In the Favelas, Political Reform Means Guaranteeing the Right to Life

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For the original article by Marcelo Castañeda in Portuguese published on his Lida Diária blog click here.

Sometimes I have the impression that we discuss the political climate with our heads in the clouds and feet in the air. We speak of political reform as if it were a matter of merely adjusting electoral rules to resolve clientelism and coronelism–the dealers in the political game of representation in federal legislation–and I will limit my thoughts to this, but I could extend this reasoning to the state and municipal levels.

In the favelas, the political reform required is simply the guarantee of life to enable political participation in the widest sense of social organization in favor of common demands. In the favelas, the fight is to stay alive when faced with a murderous Military Police and a war on drugs that victimizes people each day, including police officers.

Favela residents are not alienated; they’ve already lost hope for representation, as they are simply restricted from politics because of their fear of dying if they organize themselves. Even so, there is organization in the favelas.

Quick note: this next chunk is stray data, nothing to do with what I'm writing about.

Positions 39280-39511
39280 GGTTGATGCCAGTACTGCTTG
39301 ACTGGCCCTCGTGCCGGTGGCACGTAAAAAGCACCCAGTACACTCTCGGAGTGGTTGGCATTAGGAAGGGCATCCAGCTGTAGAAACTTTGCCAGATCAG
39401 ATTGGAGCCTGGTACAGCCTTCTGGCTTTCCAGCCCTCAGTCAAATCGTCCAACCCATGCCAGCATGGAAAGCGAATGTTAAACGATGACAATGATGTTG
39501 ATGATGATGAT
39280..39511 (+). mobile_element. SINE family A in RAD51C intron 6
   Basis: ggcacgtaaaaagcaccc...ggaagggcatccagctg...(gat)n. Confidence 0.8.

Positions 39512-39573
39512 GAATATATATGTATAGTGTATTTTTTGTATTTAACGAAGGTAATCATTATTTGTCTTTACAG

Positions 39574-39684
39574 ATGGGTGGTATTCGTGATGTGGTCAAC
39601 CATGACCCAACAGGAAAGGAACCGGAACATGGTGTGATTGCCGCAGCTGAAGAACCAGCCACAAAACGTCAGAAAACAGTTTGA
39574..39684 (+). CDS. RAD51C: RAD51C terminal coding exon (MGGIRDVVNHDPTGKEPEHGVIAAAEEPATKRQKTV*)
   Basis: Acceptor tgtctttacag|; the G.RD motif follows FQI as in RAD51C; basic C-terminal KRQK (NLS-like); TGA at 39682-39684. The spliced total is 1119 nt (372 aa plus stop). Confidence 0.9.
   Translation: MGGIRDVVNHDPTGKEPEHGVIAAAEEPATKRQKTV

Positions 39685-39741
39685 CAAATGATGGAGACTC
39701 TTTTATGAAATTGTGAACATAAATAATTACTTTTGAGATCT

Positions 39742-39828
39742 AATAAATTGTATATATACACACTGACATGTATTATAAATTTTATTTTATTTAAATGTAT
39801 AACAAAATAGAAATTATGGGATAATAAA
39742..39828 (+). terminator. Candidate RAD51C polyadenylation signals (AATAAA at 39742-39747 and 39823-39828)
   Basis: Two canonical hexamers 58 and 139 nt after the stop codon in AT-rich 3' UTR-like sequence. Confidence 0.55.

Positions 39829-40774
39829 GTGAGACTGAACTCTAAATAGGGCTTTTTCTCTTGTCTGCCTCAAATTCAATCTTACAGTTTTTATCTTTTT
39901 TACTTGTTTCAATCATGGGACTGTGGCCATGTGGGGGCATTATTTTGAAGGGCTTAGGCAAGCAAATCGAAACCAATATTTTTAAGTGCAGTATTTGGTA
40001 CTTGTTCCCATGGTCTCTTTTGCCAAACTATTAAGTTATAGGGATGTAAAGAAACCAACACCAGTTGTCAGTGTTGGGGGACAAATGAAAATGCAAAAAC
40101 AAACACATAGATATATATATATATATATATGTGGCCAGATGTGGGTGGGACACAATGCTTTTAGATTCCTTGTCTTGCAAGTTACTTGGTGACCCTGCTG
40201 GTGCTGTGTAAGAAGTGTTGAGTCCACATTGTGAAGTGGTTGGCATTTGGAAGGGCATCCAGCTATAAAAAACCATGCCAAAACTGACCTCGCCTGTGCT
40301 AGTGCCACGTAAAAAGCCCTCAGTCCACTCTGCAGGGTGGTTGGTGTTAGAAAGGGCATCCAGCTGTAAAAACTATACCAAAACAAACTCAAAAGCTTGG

On the night of Saturday May 7, Eliane was having fun in the streets of Complexo do Alemão in the North Zone of Rio de Janeiro. She was targeted by shots that were only justified by the economic crusade with moral undertones that is drug prohibition. It doesn’t matter that it was Mother’s Day on Sunday, that she had three children. Independent media activists quickly managed to report the incident on social networks, but this does not prevent the killings. From trying so hard, those who fight against this falter when they do not see any possibility for change, which will only be possible with the incitement of people who cannot imagine the way of existence in the favelas.

These deaths no longer cause surprise, but those who live and work in the favelas know the rage of losing a loved one because of gun fights. What is commonplace for news agencies, hidden in the corner of a newspaper page, leads to the accumulation of rage that one day will erupt. As it says in the famous samba lyrics, “when the people of the favela come down the hill and it isn’t Carnival” is when we will have some possibility for social change. For this, the end of the Military Police and the legalization of drugs must comprise any proposal for political reform that does not only benefit the same people as always, guaranteeing the poor the right to participate in politics.